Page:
Cutlery, utensils makers seek revival of training institute

Published January 19, 2021
Workers busy making cutlery products in a Wazirabad factory. — Dawn
Workers busy making cutlery products in a Wazirabad factory. — Dawn

GUJRAT: Hundreds of cutlery and stainless utensils manufacturers have sought the government’s help for the revival of Pakistan Cutlery Institute (PCI) in Wazirabad as well as the industry’s shift towards automation from manual manufacturing.

Wazirabad houses at least 3,000 small and medium units manufacturing cutlery and stainless utensils, which have a huge potential for growth in exports. However, a lack of skilled human resource and issues of capacity building have been a major hurdle in the industry’s growth.

There are at least 400 medium scale units manufacturing various cutlery items, around 1,500 small and at least 1,000 other units. At least 25,000 people are associated with this business mainly in Wazirabad and its surrounding areas.

Moreover, educated youth from Wazirabad, Gujranwala, Sialkot, Gujrat, Karachi, Multan, Faisalabad and Lahore have in the last few years set foot into the export business of these items through e-marketing.

The industry is divided into tableware (spoon, fork and knife etc) and hunting daggers such as swords, daggers, pocket knife, butcher knife and kitchen knife. However, the “Damascus knife” made by several manufacturers in Wazirabad for export has a special demand in various countries.

Haji Naseer Ahmed, the Pakistan Cutlery and Stainless Utensils Association chairman, said currently the sector was exporting products worth around $100 million annually, but had the potential to go up to $300 million. To meet this huge potential, the industry required the government’s support for shifting towards automation.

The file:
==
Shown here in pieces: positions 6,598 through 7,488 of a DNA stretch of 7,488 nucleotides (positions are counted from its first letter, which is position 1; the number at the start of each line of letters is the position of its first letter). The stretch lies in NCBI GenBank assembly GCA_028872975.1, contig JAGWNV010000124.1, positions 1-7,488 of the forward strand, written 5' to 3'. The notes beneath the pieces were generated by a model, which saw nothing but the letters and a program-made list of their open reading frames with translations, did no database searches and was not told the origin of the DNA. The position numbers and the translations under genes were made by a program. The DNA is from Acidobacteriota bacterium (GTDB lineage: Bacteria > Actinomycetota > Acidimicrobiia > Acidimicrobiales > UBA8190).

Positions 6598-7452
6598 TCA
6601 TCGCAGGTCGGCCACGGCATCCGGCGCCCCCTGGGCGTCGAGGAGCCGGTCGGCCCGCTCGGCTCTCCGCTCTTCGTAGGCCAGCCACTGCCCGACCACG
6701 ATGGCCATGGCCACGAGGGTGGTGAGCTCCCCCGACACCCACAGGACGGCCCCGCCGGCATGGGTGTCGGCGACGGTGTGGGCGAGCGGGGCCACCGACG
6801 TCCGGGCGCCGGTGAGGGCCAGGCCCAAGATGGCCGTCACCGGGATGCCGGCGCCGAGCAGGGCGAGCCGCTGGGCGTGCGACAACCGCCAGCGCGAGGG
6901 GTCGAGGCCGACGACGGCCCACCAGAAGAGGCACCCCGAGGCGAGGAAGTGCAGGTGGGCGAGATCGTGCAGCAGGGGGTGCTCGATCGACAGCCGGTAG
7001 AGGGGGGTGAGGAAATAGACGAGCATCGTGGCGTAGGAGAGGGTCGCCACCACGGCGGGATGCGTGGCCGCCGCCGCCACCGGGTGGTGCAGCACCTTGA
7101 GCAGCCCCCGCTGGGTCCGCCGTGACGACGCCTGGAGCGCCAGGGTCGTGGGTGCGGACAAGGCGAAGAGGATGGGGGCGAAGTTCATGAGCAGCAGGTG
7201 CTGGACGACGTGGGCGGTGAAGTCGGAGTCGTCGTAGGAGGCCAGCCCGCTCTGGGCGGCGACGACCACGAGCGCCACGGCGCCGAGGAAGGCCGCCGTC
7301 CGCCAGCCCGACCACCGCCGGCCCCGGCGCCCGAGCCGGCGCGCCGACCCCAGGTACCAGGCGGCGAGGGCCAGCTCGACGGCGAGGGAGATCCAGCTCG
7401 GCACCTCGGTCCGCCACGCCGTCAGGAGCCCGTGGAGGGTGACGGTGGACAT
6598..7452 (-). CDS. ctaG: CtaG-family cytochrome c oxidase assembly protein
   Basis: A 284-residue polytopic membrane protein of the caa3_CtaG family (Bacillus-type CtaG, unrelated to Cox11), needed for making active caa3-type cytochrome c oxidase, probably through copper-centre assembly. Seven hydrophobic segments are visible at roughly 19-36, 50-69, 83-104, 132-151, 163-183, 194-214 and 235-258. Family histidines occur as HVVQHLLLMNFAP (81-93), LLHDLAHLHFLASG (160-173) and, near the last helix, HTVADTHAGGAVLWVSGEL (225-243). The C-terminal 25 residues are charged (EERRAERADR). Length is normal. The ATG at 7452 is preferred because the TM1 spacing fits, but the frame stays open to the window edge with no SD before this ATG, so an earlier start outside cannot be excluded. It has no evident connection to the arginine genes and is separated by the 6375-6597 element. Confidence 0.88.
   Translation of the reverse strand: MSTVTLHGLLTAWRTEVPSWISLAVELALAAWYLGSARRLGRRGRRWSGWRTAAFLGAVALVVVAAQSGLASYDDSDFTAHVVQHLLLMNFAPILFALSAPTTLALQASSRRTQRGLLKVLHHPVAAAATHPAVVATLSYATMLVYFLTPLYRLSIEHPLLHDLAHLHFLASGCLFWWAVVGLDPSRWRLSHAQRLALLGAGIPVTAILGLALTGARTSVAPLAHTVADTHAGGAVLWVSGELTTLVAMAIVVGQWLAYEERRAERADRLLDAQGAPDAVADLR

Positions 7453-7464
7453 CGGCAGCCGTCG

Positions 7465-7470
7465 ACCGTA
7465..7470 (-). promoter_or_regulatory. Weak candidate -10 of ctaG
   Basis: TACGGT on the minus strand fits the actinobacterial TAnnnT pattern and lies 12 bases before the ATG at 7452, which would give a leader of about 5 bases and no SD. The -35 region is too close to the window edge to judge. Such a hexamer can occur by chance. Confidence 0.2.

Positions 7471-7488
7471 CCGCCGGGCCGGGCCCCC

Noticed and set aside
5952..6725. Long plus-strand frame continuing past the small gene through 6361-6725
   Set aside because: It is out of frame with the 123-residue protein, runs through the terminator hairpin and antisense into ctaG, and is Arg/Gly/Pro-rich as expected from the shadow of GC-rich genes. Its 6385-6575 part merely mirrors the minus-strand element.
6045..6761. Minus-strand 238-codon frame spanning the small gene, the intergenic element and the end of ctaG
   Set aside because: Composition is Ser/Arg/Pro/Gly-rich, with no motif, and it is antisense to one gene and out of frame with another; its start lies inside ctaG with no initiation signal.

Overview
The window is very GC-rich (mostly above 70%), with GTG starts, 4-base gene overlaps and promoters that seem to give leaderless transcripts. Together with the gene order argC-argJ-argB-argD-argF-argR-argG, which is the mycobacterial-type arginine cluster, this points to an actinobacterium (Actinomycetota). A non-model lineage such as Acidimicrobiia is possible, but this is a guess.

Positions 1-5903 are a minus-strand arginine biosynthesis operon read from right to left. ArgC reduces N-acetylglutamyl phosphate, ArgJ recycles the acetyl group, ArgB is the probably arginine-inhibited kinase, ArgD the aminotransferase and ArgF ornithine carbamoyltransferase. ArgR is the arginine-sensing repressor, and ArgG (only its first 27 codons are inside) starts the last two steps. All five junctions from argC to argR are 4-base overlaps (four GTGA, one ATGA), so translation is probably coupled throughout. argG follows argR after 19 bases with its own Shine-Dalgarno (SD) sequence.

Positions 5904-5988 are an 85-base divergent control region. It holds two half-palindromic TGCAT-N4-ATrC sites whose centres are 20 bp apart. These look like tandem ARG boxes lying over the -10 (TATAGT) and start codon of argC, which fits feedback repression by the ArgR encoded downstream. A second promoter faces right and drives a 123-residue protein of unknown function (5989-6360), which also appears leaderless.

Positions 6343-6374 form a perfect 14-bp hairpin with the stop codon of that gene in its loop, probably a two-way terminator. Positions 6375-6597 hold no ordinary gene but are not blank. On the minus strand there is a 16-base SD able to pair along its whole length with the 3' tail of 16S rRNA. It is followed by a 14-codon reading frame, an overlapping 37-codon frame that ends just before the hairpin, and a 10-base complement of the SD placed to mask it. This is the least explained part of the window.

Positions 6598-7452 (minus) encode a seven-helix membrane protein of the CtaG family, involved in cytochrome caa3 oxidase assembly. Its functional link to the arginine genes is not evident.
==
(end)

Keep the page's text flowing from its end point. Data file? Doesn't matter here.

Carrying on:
Export orders, he said, had grown in the last few years after China shifted to modern technology that increased its manufacturing cost.

Hamza Shakeel Bhutta, a former chairman of the association, said the industry did not have the capacity to meet its rising export orders, while lack of skilled human resource was also a major issue. To attract the young generation to work in the industry, he said, the PCI should be revived through provision of latest machinery and other expenses. The institute had been lying dysfunctional for at least seven years and offered training courses to the youth.

Khalid Mughal, chairman of the Cluster Development Programme Board of Management, said the revival of the CPI had been taken up with the federal government for which the industries ministry had prepared a project of Rs200 million, but it was yet to be executed.

He acknowledged that the local manufacturers were unable to run the CPI on their own, as it was a cottage industry that lacked financial resources for such projects. The government’s help was imperative to run such institutes.

As per an agreement between the government and the cutlery association in 2013, the Small and Medium Enterprises Development Authority had launched the CPI for a year and the industry had to run it with its own resources after that. But it was closed in 2014 due to shortage of funds.

Published in Dawn, January 19th, 2021

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